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A ransomware attack on a media surveillance service popular with government departments and agencies left many people with access to the service and some uncertainty about what data was compromised.

iSentia, a media surveillance service, announced on Tuesday the Australian Stock Exchange that it had been the target of a cyber attack. On Friday morning, it announced a freeze on trading, before announcing early next week it was linked to the attack.

The company confirmed that the incident affecting its Mediaportal service was ransomware – a type of cyber attack in which the data concerned is captured, encrypted and threatened with public disclosure if the company does not is willing to pay a large amount of money.

The Australian Signals Directorate’s Cyber ​​Security Center has announced that it is aware of the incident and has offered technical support and advice.

It is not yet known what data has been collected, but various government departments have confirmed that their access to the service has been interrupted or restricted.

The Department of Agriculture said it continued to use limited services and was informed that there was no evidence that customer data was compromised in the attack.

In the first week of hearings on the estimates in October, the Department of Agriculture confirmed it had spent more than $ 150,000 on iSentia media surveillance between July and mid-October.

The Department of the Attorney General, the Department of Foreign Affairs and Trade, the Department of Education, Skills and Employment, and the Department of Social Services are also among the departments affected by disruptions.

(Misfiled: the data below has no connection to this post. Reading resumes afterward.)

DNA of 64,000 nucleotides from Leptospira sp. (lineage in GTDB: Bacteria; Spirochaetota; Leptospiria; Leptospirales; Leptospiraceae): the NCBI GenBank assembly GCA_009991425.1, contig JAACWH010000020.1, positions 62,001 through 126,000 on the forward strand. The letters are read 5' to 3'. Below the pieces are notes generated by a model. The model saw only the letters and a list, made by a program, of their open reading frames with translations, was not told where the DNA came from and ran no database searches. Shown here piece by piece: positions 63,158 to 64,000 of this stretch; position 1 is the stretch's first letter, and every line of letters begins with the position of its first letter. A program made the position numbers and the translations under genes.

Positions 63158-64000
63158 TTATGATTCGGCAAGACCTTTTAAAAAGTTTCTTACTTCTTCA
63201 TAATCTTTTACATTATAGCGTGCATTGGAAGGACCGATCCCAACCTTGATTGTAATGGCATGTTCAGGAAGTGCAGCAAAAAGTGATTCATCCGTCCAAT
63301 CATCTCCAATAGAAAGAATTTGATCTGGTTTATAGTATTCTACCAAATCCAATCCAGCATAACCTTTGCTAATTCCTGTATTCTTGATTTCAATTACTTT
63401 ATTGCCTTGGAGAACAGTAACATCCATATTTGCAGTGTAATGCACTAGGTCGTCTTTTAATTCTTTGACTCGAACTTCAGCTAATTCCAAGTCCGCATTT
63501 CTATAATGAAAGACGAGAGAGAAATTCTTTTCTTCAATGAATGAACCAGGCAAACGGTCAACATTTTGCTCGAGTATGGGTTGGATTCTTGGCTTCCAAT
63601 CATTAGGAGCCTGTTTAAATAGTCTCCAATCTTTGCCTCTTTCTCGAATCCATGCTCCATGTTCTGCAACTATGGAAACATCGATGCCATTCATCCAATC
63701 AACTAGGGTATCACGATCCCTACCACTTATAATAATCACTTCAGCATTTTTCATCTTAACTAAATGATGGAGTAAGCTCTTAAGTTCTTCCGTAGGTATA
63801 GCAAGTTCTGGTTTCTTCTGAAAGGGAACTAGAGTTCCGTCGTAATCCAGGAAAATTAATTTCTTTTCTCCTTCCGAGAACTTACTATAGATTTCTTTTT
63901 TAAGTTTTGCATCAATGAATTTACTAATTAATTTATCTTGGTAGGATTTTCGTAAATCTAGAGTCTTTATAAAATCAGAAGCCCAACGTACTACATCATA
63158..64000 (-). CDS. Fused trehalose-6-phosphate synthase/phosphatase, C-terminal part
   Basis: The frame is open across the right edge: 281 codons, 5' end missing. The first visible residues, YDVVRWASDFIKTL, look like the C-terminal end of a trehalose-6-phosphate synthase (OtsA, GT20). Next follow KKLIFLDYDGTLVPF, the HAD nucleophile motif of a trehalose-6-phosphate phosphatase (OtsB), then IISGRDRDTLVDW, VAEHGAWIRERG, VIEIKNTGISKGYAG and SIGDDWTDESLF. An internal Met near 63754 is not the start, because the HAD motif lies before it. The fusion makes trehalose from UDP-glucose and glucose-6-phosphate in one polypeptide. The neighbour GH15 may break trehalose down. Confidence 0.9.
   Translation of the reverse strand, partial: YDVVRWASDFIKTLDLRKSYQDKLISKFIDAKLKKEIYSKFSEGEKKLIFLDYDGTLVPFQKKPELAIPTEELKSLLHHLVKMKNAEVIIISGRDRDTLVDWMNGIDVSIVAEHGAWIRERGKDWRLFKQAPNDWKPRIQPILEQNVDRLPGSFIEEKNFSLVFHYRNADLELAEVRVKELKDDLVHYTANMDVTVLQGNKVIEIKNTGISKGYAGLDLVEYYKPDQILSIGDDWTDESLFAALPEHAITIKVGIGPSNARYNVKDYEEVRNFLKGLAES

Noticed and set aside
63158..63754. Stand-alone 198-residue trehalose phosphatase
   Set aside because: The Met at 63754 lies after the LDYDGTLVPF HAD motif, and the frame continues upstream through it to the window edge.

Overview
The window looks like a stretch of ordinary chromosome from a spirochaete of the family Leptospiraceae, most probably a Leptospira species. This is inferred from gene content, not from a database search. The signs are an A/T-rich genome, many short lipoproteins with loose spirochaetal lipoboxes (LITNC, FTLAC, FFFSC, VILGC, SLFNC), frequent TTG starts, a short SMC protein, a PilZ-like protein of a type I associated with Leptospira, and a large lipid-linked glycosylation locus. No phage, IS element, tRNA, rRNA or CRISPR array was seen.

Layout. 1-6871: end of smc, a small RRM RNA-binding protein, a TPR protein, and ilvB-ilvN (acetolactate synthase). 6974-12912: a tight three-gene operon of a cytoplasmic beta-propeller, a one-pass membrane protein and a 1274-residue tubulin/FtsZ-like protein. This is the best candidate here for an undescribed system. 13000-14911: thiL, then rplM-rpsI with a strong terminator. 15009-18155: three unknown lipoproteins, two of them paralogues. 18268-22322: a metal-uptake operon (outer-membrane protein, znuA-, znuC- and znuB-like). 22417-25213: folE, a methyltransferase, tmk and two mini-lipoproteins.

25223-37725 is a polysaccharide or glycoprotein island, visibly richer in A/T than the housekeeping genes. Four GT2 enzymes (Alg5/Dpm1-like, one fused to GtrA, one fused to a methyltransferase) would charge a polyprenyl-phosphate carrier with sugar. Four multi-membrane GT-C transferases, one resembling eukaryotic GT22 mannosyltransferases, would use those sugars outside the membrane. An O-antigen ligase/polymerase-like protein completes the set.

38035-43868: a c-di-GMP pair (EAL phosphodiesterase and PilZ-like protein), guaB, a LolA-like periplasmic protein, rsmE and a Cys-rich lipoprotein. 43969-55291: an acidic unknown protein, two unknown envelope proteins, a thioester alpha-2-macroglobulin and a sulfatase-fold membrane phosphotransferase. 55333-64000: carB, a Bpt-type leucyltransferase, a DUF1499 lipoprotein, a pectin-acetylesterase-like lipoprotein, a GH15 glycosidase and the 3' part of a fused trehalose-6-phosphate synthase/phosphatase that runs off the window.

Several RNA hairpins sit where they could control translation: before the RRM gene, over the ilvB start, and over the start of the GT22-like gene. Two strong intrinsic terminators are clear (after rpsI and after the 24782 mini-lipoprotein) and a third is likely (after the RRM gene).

The Prime Minister’s and Cabinet Department and the Prime Minister’s Office said they are not using iSentia, while the Home Office said it was aware of the incident but did not confirm that it is using the services.

Media monitoring services are used by a number of Australian government departments to turn the internet into digestible summaries for discussion and media related to their department.

Reports and warnings are then made available to media teams and senior management to inform them of the big issues affecting their area of ​​interest.

To provide these services, media monitoring services require the contact details of a number of department employees, including executives, as well as potentially sensitive information about strategic priorities. It is not yet known whether these details were captured by the attackers.

An investigation is currently underway by “leading external cyber security specialists” hired by iSentia to confirm the extent of the incident.

“ISentia is taking urgent steps to contain the incident and conduct a full investigation into what has happened and how to avoid recurrence in the future,” said Ed Harrison, CEO of iSentia.

“Our priority is to restore full service as quickly as possible. Until then, however, we have to set up processes to support our customers. ”